Author: Marjorie Ransom
Photographer: Robert K. Lui
Publisher: American University of Cairo Press, 2014
Format & layout
216 x 249 x 30 mm (8.5″ x 9.8″ x 1.2”)
Text and images on a white background
Photos, Illustrations & Diagrams
This is a beautiful hardcover book printed on glossy paper. The book opens with a map of Yemen and each chapter begins with a scenic image of Yemeni landscapes, setting the scene for the richly illustrated content to follow. Each spread contains images and text.
Images vary from museum-style images of jewellery and garments to candid photos of people either posing for the camera or general street and market scenes, showcasing the garments and jewellery in its cultural setting.
“This book documents a disappearing artistic and cultural tradition with over three hundred photographs showing individual pieces rare images of women wearing their jewellery with traditional dress, and the various regions in Yemen where the author did field research. Her description of the people she met and befriended, and her explorations of the significance of a woman’s handmade jewellery with its attributes of power protection, beauty, and personal identity, will appeal to ethnic jewellery fans, ethnographers, jewellery designers, and art historians.
Amulet cases, hair ornaments, bridal headdresses, earrings, necklaces,, ankle and wrist bracelets are all beautifully photographed in intricate detail, interspersed with the author’s own photographs of the women who shared their stories and their hospitality with her. A chapter on the history of silversmithing in Yemen tells the surprising story of the famed Jewish Yemeni silversmiths, any of whom left Yemen in the late 1940s. this is the first in-depth study of Yemeni silver, illustrated with images of a world that is transforming before our eyes, and animated with the portraits of a precious legacy.”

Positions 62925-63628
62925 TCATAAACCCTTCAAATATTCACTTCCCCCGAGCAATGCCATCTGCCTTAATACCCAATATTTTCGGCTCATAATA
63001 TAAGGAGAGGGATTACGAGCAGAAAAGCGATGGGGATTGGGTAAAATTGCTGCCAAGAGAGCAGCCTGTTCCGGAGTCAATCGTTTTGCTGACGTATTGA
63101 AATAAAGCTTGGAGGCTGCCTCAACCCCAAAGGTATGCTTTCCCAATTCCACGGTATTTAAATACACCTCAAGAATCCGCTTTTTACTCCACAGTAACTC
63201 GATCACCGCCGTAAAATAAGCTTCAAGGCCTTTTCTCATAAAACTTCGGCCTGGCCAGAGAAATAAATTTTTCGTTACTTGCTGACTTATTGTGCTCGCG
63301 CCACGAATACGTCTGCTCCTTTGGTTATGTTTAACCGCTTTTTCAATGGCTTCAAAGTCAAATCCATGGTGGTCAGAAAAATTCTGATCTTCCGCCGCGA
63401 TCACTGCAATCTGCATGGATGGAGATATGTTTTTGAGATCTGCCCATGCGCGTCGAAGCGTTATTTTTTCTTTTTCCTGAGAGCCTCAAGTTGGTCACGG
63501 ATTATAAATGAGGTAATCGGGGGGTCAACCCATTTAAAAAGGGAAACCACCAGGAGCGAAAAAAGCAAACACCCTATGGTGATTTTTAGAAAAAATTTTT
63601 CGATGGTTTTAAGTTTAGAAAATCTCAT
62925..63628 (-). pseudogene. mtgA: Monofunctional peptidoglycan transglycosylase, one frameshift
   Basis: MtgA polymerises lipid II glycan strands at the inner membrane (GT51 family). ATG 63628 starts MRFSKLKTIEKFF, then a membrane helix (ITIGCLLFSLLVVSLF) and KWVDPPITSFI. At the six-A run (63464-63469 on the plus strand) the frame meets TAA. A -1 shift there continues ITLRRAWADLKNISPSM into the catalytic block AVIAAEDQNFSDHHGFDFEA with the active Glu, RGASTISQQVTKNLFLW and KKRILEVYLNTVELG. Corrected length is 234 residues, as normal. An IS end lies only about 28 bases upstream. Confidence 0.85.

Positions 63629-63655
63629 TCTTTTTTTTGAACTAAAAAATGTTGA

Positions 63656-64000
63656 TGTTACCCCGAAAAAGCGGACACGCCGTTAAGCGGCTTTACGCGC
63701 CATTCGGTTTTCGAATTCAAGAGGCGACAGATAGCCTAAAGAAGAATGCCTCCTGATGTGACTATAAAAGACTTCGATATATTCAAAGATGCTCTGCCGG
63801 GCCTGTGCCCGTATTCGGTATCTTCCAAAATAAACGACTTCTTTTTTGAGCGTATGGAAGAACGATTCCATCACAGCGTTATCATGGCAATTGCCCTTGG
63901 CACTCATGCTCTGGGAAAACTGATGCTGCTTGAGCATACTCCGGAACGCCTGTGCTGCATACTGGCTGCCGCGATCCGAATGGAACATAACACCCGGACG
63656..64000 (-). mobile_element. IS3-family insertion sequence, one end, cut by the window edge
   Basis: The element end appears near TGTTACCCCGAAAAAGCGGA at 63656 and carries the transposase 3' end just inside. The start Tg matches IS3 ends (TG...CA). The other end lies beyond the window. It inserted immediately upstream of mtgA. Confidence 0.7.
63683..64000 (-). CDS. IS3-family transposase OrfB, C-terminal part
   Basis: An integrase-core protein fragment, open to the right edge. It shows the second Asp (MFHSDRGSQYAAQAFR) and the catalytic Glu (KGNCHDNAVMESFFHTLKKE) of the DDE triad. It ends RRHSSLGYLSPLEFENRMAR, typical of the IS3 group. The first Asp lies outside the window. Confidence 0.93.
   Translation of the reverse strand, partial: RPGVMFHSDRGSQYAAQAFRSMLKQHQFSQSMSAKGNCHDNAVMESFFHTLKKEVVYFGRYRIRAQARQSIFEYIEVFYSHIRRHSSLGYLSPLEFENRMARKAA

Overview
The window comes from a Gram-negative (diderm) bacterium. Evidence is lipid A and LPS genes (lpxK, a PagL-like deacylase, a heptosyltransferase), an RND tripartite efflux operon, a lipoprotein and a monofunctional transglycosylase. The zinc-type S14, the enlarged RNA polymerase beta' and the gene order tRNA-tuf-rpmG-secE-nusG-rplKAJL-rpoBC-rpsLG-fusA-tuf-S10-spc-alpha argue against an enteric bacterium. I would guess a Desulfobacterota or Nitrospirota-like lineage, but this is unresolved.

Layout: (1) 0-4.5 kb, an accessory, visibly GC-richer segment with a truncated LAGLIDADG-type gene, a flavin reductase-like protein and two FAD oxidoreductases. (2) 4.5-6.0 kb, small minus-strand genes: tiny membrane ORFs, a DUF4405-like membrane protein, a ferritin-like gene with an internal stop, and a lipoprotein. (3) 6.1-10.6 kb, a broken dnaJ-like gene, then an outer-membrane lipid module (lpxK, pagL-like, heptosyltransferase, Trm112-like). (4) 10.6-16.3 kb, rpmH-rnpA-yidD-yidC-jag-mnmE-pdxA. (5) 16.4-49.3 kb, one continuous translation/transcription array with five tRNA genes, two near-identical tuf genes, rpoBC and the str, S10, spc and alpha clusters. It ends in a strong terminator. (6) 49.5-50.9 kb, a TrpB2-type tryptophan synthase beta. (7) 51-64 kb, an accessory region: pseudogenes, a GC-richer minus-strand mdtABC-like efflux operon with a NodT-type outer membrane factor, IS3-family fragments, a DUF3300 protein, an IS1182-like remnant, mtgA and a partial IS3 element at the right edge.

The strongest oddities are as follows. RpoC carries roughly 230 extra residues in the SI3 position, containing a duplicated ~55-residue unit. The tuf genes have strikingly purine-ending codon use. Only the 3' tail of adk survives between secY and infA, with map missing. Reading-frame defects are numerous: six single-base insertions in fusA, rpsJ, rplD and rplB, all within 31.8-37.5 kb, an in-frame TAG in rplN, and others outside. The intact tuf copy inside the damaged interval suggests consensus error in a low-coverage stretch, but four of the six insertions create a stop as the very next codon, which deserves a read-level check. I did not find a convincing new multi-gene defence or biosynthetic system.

An edited version of the book’s flap text.
The book is divided into nineteen chapters, which are grouped into four categories. The first section of the book is an introduction exploring Marjorie’s introduction to and journey in and through the Middle East. She shares her discovery and love for silver jewellery and explains how she and her husband became collectors, and how she later became a researcher and scholar of the subject. Marjorie also shares the geopolitical context of silver in Yemen and explain the different regional styles.
The second and third section is called The North and The South, and contain chapters focused on the different regions within these broader categories. Each chapter looks at a specific region, its people, lifestyle, and the garments and adornments that are typical of each region. Each chapter is richly illustrated with pieces from her collection.
Marjorie writes in an easy to read conversational yet factual and informative style, including anecdotes and stories from her travels, combined with academic research and anthropological and historical context.
The book concludes with comprehensive notes, acknowledgements, a bibliography, and an index.
In the Introduction chapter, Marjorie writes “Five years after my introduction to the Middle East, I married David Ransom. … As we embarked on our tandem diplomatic careers, Arab silver jewellery became a joint pursuit. In the late 1960s, while posted in Jeddah, we learned that old family pieces were melted to make new jewellery for a bride. We began asking to see the baskets of discarded jewellery in silversmith’s shops destined for their melting pots and found lovely old Saudi pieces ready for destruction. Together we felt the urge to learn, document, and preserve an art form that we both found unique and beautiful. … David not only shared my enthusiasm but over the years, on his own, found some of our best pieces.”
Over their 30+ year diplomatic career, they collected almost two thousand pieces but it was only after their retirement, and as a widow, that Marjorie had the opportunity to formally study the history of traditional silver jewellery in Yemen. With the help of grants, she returned to Yemen on several occasions between 2004 and 2007. This book is the result of not only her years of collecting but also her subsequent studies.
It is a personal journey, a scholarly text, and a beautiful treasure all in one. Marjorie is currently working on the follow up to this book where she will tell the stories of the people who worked with and created these items, silversmiths themselves.
The book is highly regarded among Marjorie’s peers, including fellow contributors to The Zay Initiative’s blog, jewellery historian Sigrid van Roode and Middle East travel specialist Brid Beeler, as a valuable document and reference book. The Zay Initiative is honoured to have Marjorie as one of our esteemed Creative Advisors.